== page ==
reptile7's JavaScript blog
Sunday, August 01, 2010
Let's Scroll
Blog Entry #186

In today's post, we will check over the scrolling text script of HTML Goodies' "So, You Want A JavaScript Ticker Tape, Huh?" tutorial.

We previously went through a scrolling text script in HTML Goodies' JavaScript Script Tips #35-37, which were covered in Blog Entry #65. (In Script Tips #35-36 the script writes its scroll to the browser window's status bar whereas in Script Tip #37 the script loads its scroll into a text box, but these scripts are identical vis-à-vis creating the scroll.) The Script Tips #35-37 script and the "So, You Want A JavaScript Ticker Tape, Huh?" script have the same effect - in both cases, a text string preceded by a multispace 'buffer' scrolls from right to left in a containing field - but somewhat different modes of operation.

In brief, the Script Tips #35-37 script
(a) copies the scroll string's leftmost character and pastes it onto the right end of the scroll string,
(b) cuts the scroll string's leftmost character, and then
(c) shifts all of the scroll string's characters one position to the left;
(d) do this over and over and you've got a scroll.
As regards this sequence of operations, the "So, You Want A JavaScript Ticker Tape, Huh?" script omits step (a) and carries out steps (b-d); when the scroll string has been whittled down to its last character - when it appears to have been (almost) pushed beyond the left edge of its field - the script resets itself via resurrecting the original scroll string.

Most of the "So, You Want A JavaScript Ticker Tape, Huh?" script is posted on this page; the script's ticker( ) function trigger is detailed in the tutorial's "Activating the Script" section. Joe provides a functioning demo for the script at the top of the tutorial.

Joe's exhortations to the contrary notwithstanding, the "So, You Want A JavaScript Ticker Tape, Huh?" script can be 'messed with' quite a bit, as we'll see later.


Before we get started:
You'll notice on the tickertp.txt page that either Joe or one of the script's authors has wrapped the script in an xmp element towards the end of preserving the script's whitespace formatting. I trust y'all know that the xmp element was obsoleted long ago, and that you should now use the pre element to do this sort of thing.

Setting the stage: HTML and global variables

As in Script Tip #37, the "So, You Want A JavaScript Ticker Tape, Huh?" script displays its scroll in a text box. The box and its form container are coded by a document.write( ) command in the script's second ticker( ) function:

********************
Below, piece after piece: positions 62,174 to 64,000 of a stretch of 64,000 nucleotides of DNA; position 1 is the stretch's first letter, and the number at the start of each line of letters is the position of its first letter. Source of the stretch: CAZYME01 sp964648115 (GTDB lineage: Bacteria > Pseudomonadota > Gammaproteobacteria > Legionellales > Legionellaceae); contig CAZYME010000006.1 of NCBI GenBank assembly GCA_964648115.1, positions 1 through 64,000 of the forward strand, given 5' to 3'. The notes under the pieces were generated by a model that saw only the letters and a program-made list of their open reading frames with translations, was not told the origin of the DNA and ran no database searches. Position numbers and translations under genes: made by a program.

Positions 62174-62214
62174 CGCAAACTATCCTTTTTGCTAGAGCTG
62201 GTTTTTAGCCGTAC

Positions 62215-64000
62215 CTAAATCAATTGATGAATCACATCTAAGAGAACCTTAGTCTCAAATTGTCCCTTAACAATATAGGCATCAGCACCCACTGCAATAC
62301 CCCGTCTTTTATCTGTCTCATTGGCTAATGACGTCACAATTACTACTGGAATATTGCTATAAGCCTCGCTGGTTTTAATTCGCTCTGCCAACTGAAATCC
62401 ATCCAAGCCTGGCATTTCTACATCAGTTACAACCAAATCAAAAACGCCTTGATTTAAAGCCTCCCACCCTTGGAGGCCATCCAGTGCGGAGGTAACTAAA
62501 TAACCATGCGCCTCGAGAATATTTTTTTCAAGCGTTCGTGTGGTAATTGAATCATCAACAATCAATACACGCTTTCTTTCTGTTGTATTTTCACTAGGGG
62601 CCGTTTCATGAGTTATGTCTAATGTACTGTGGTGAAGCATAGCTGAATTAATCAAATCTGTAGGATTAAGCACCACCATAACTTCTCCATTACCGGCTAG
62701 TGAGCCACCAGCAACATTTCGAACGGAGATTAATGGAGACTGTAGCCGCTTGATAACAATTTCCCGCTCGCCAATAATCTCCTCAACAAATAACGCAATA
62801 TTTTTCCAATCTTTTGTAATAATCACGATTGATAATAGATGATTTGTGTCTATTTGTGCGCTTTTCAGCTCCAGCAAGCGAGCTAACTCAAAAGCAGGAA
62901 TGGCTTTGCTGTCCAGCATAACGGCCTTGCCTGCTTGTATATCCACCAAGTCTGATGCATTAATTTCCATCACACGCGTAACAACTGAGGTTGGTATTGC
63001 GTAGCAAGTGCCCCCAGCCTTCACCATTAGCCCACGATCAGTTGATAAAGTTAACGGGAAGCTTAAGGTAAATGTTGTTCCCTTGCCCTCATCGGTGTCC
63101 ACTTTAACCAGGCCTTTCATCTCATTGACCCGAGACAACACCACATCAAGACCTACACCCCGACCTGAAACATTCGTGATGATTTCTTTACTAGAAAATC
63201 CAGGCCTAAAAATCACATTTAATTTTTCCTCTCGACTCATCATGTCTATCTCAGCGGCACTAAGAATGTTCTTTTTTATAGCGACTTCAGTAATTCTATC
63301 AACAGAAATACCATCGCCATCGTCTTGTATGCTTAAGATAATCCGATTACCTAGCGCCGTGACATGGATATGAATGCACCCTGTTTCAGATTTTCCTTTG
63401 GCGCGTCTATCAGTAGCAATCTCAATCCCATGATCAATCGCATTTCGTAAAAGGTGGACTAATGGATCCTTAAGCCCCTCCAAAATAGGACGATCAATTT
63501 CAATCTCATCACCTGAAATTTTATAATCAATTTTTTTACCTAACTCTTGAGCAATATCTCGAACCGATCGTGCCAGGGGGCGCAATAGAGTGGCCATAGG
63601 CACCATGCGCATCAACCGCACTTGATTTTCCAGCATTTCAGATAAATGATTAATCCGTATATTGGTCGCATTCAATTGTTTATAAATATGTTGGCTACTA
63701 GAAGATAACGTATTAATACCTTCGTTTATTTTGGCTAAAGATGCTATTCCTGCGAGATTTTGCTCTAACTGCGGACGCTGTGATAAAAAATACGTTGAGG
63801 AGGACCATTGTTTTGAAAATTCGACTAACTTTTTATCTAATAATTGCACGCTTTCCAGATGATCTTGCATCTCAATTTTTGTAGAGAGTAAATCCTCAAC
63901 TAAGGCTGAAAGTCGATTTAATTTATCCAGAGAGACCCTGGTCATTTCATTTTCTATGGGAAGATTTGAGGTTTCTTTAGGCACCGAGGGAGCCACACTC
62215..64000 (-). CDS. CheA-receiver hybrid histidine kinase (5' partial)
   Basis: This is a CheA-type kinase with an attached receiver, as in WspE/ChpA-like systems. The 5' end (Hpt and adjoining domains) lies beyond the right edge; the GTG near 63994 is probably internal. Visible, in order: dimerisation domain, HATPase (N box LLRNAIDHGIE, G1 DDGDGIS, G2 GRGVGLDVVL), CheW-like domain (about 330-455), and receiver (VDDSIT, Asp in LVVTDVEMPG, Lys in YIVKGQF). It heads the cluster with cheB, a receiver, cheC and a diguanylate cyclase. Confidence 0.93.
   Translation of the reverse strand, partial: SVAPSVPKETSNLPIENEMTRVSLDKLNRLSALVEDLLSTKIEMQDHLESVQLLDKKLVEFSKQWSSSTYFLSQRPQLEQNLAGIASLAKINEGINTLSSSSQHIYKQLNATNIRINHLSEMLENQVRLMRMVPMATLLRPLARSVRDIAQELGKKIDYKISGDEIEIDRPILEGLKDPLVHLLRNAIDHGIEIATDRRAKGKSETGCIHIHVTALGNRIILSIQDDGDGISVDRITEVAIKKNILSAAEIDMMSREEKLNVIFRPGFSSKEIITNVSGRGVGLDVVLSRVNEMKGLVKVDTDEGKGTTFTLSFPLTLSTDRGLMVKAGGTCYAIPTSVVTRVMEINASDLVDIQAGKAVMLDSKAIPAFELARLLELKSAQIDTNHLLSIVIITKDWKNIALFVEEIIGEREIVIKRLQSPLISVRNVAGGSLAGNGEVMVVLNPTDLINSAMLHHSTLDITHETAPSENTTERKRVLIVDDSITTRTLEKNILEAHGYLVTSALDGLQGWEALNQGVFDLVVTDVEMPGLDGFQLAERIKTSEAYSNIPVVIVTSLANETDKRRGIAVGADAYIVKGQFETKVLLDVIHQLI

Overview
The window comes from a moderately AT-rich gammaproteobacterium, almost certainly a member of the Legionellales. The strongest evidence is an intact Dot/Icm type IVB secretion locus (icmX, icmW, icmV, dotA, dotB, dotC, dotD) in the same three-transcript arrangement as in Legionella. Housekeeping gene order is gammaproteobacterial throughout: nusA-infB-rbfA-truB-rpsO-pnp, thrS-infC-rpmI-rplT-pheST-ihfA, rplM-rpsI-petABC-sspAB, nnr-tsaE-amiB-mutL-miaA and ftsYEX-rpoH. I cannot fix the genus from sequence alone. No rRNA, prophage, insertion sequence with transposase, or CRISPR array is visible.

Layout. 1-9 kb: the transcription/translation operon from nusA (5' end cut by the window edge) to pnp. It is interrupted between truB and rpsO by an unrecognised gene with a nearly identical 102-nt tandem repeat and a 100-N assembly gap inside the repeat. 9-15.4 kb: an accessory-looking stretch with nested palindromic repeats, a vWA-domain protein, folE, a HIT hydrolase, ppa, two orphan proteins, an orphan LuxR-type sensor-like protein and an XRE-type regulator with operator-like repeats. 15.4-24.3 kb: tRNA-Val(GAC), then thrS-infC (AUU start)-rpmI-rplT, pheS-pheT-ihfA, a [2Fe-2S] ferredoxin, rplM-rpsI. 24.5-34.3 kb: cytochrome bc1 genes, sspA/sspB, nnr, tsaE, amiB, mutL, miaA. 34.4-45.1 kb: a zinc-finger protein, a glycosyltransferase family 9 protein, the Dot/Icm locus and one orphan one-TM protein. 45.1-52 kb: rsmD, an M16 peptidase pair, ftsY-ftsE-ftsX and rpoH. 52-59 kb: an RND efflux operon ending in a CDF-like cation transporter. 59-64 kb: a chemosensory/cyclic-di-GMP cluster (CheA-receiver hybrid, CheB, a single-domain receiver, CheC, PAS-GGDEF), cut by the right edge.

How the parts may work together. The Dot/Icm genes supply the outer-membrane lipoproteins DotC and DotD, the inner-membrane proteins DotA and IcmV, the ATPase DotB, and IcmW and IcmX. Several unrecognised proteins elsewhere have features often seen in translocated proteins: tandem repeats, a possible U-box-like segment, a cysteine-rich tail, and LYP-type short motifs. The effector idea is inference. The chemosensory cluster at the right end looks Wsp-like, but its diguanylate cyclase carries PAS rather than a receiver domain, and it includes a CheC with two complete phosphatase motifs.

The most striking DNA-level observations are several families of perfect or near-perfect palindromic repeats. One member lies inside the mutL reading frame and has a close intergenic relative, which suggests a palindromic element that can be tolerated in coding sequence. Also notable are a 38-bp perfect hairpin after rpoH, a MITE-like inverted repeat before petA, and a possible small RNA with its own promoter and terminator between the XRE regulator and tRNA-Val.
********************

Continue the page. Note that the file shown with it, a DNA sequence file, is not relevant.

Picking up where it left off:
document.write("<form name='tickertapeform'><input name='scroll' size='35'></form>");

Alternatively and preferably, the tickertapeform form and its scroll box can be written as normal (non-script) HTML as long as the form is placed before the main script element in the source:

<form name="tickertapeform" action="">
<input type="text" name="scroll" size="35">
<script type="text/javascript">
<!-- Ticker Tape in JavaScript .. Heavily Modified by Bill Welliver

Before the scrolling action gets under way, the script declares the following global variables:
var tickertapeform;
var tt_speed = 350;
var tt_len = 35;
var tt_space = " "; // 100 spaces
var tt_tid = 0;
var tt_message = ".";
var tt_c = -tt_len;
• A tickertapeform variable is declared but not initialized; this variable does not appear subsequently in the script and its declaration can be removed.

tt_speed will represent the scroll's 'refreshment rate'; more specifically, the scroll will be updated every tt_speed milliseconds. Although initially set to 350, tt_speed doesn't need to be initialized at this point as we'll be (re)setting it in a bit.

tt_len represents the size of the scroll's field, i.e., of the scroll box; you might prefer to write this declaration as:
var tt_len = document.tickertapeform.scroll.size;
/* Really old browsers (e.g., Netscape 4.x) will not support the DOM size property, but that's their problem. */

• The aforementioned multispace buffer that precedes the scroll's text string will be extracted from the 100 spaces to which tt_space is set. I myself would have used a for loop to define tt_space:
var tt_space = "";
for (i = 0; i < 100; i++) { tt_space += " "; }
/* Or, given that 100 spaces is clearly overkill and that the scroll size is 35: */
for (i = 0; i < tt_len; i++) { tt_space += " "; }

tt_tid could (presently does not) serve as a numeric identifier for stopping the scroll - we'll have more to say about this when we discuss the script's tt_cleartid( ) function.

tt_message will represent the scroll's text string. Although initially set to . (a period), tt_message doesn't need to be initialized at this point as we'll be (re)setting it in a bit.